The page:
David is bold enough to ask God to blot out his transgression – get rid of it make it so it can’t be seen. God did not do that. It turns out that the baby was very sick after he was born and David mourned and wept over him while the baby was still alive. It was a very public thing. David kept asking the Lord to heal the child and God did not. When the child died, David stopped mourning. Everybody asked him why because usually people mourn after the child dies. David said what can I do now? While he was still alive perhaps God would have healed him. David’s prayer was according to the multitude of God’s tender mercies. I’m sure this didn’t go the way David would have wanted it to.
2 Wash me throughly from mine iniquity, and cleanse me from my sin.
3 For I acknowledge my transgressions: and my sin is ever before me.
Again David ask God to wash him completely from his iniquity and cleanse him from his sin. David realized that God was capable of doing this. We need to have this same prayer. We know that Jesus wiped away all of our son at the cross. The gospel says if we confess our sins he is faithful and just to forgive them and cleanse us from all unrighteousness (1st John 1:9). It doesn’t change the fact that we have to ask him.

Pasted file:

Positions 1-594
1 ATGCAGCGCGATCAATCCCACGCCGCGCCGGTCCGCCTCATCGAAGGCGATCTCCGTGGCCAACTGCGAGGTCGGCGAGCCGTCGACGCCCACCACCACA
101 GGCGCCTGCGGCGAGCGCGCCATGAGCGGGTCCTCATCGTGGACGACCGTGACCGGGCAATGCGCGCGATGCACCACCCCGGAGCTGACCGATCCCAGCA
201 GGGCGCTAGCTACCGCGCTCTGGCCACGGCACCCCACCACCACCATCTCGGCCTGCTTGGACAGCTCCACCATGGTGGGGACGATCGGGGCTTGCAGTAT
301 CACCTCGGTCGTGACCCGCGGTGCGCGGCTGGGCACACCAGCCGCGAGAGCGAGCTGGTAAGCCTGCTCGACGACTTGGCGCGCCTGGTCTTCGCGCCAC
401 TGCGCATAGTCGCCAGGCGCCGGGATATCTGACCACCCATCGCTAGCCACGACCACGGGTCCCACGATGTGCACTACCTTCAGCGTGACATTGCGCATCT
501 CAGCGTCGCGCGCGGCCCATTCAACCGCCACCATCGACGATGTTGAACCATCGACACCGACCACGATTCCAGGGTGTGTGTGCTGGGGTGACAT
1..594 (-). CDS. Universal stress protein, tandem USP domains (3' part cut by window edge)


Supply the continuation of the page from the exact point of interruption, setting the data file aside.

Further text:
In verse 3 he acknowledges his transgression. He makes himself accountable. We live in an age of people that don’t feel like they’re accountable or responsible for their own actions. It’s always somebody else’s fault or somebody made me do it. People don’t take responsibility for their own actions anymore. Well I’m sorry but you need to acknowledge your own transgressions. When you do something wrong, it is your fault. You cannot point the finger at somebody else and blame them when you do the wrong things you do. The sooner we take responsibility for our own actions the closer we will be to God. This is why David was a man after God’s own heart (Acts 13:22). It’s not because he was a perfect man – far from it. It’s because he took responsibility when he did wrong, he repented, he asked for forgiveness and he just went right on praising God. This is the heart we all need to have in our walk with the Lord. Ready to repent and ready to take responsibility for our own actions. We must never try to place the blame on somebody else. God wants us to be honest with him. and with ourselves. If you don’t think a sinful act is completely your fault, you can not truly repent from it. When you take ownership of your sin, as David did, then you can truly repent. And this is what God desires from you. True repentance.